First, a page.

Belfast Telegraph

'Humbled' Arlene Foster vows to work constructively with Sinn Fein

First Minister Arlene Foster of the DUP and (right) Deputy First Minister Michelle O’Neill of Sinn Fein at Stormont
First Minister Arlene Foster of the DUP and (right) Deputy First Minister Michelle O’Neill of Sinn Fein at Stormont
Junior minister Gordon Lyons
Junior minister Declan Kearney
Suzanne Breen

By Suzanne Breen

Arlene Foster has said she is "deeply humbled" to have been reappointed First Minister and has pledged to work constructively with Sinn Fein in the new Executive.

The DUP leader was speaking in the Assembly on Saturday as she took up office again after three years of political deadlock.

Sinn Fein vice-president Michelle O'Neill said it was a "defining moment" for Northern Ireland.

She said she was honoured to follow in the footsteps of the late Martin McGuinness and become Deputy First Minister.

"After three years without functioning institutions with the five parties forming the new Executive, it is my hope that we do so united in our determination to deliver a stable power-sharing coalition that works on the basis of openness, transparency and accountability, and in good faith and with no surprises," she said.

Mrs Foster said there was plenty of blame to go around for the political paralysis since the collapse of devolution, but she insisted it was now time to look to the future.

She singled out an Irish language phrase. "When I visited Our Lady's Grammar in Newry, the pupils gave me a lovely picture as a gift," she said.

"It has hung in my office upstairs ever since, just above my shoulder. In Irish, it states: 'Together, we are strong'.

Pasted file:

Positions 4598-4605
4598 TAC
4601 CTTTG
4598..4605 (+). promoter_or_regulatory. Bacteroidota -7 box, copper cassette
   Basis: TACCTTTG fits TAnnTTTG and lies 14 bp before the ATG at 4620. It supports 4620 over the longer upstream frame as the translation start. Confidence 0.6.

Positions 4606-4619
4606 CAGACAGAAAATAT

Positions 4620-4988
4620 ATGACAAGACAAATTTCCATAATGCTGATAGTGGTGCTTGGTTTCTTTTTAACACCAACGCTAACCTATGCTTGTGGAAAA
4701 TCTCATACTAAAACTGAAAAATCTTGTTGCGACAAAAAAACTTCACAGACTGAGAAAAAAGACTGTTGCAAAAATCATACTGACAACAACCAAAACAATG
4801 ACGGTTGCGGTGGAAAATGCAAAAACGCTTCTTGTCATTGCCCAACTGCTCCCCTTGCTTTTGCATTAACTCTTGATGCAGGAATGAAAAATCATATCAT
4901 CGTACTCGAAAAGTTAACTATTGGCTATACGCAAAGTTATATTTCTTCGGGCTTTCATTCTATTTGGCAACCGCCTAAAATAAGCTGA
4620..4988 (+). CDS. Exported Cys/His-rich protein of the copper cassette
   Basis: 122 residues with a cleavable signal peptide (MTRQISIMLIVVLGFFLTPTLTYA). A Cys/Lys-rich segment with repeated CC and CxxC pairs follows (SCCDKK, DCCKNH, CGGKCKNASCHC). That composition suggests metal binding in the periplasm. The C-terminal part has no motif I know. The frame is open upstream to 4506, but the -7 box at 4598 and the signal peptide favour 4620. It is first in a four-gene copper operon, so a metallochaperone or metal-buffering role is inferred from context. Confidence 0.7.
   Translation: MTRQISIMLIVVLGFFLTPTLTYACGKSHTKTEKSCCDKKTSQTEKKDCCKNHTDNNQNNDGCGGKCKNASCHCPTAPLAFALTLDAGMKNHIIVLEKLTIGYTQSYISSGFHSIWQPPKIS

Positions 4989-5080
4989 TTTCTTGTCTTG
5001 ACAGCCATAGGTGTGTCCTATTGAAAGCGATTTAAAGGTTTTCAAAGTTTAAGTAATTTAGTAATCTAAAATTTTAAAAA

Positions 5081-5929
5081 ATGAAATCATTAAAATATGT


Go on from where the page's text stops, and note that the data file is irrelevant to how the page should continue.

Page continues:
"We have many differences. Michelle's narrative of the past 40 years could not be more different to mine.

"I'm not sure we will ever agree on much about the past, but we can agree there was too much suffering, and that we cannot allow society to drift backwards and allow division to grow."

The First Minister added: "Northern Ireland is succeeding in many ways. It's time for Stormont to move forward and show that 'together we are stronger' for the benefit of everyone."

Former US President Bill Clinton said he was glad to see power-sharing restored at Stormont.

He tweeted: "I care deeply about the people of Northern Ireland, and I'm thankful their leaders are coming together in the spirit of the Good Friday Accords to stand-up the Executive and restore the government functions that people of all communities require.

"I remain hopeful that Brexit will respect the Good Friday Accords and the sacrifice and vision of so many people, more than two decades ago."

The Taoiseach congratulated local politicians for backing the deal. "I look forward to working with representatives in Northern Ireland as they begin working together again on behalf of all people in Northern Ireland," Leo Varadkar said. Northern Ireland's five largest parties are all represented in the new Executive.

For the DUP, Diane Dodds is Economy minister, Peter Weir is Education Minister and Edwin Poots is Agriculture Minister.

Sinn Fein's Conor Murphy is the new Finance Minister, while party colleague Deirdre Hargey is Minister for Communities.

The SDLP's Nichola Mallon is Infrastructure Minister. Former Ulster Unionist leader Robin Swann is the new Health Minister.

Alliance leader Naomi Long is Justice Minister.

The DUP's Gordon Lyons and Sinn Fein's Declan Kearney are junior ministers in The Executive Office.

Sinn Fein's Alex Maskey is the new Speaker. The DUP's Christopher Stalford, the UUP's Roy Beggs and the SDLP's Patsy McGlone are Deputy Speakers.

The New Decade, New Approach deal that restored power-sharing was published on Thursday by the governments.

The DUP immediately supported the blueprint, and Sinn Fein backed it the n ext day.

The current US administration welcomed the deal, with UK ambassador Robert Wood Johnson insisting the US would remain a "friend and partner" of the people of Northern Ireland.

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